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PLoS One. 2010 Aug 27;5(8):e12445. doi: 10.1371/journal.pone.0012445.

Epithelial to mesenchymal transition is mechanistically linked with stem cell signatures in prostate cancer cells.

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  • 1Department of Pathology, Karmanos Cancer Institute, Wayne State University School of Medicine, Detroit, Michigan, United States of America.



Current management of patients diagnosed with prostate cancer (PCa) is very effective; however, tumor recurrence with Castrate Resistant Prostate Cancer (CRPC) and subsequent metastasis lead to poor survival outcome, suggesting that there is a dire need for novel mechanistic understanding of tumor recurrence, which would be critical for designing novel therapies. The recurrence and the metastasis of PCa are tightly linked with the biology of prostate cancer stem cells or cancer-initiating cells that is reminiscent of the acquisition of Epithelial to Mesenchymal Transition (EMT) phenotype. Increasing evidence suggests that EMT-type cells share many biological characteristics with cancer stem-like cells.


In this study, we found that PCa cells with EMT phenotype displayed stem-like cell features characterized by increased expression of Sox2, Nanog, Oct4, Lin28B and/or Notch1, consistent with enhanced clonogenic and sphere (prostasphere)-forming ability and tumorigenecity in mice, which was associated with decreased expression of miR-200 and/or let-7 family. Reversal of EMT by re-expression of miR-200 inhibited prostasphere-forming ability of EMT-type cells and reduced the expression of Notch1 and Lin28B. Down-regulation of Lin28B increased let-7 expression, which was consistent with repressed self-renewal capability.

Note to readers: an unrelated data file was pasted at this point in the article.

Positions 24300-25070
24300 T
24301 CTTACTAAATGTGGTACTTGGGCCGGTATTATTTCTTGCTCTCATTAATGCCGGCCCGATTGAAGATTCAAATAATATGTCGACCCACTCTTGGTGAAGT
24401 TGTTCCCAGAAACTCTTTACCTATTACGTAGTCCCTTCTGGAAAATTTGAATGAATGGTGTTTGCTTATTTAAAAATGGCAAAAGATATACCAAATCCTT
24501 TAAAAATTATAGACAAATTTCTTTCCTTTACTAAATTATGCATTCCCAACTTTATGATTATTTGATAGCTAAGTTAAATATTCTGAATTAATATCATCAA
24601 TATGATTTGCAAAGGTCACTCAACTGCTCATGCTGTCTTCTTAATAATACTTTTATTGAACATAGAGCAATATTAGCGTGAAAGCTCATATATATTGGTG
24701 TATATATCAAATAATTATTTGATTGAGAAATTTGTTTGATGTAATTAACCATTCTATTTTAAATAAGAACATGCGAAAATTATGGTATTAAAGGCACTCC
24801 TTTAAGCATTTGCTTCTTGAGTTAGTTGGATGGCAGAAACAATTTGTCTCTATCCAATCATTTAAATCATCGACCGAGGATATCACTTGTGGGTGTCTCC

These results suggest that miR-200 played a pivotal role in linking the characteristics of cancer stem-like cells with EMT-like cell signatures in PCa. Selective elimination of cancer stem-like cells by reversing the EMT phenotype to Mesenchymal-Epithelial Transition (MET) phenotype using novel agents would be useful for the prevention of tumor recurrence especially by eliminating those cells that are the "Root Cause" of tumor development and recurrence.

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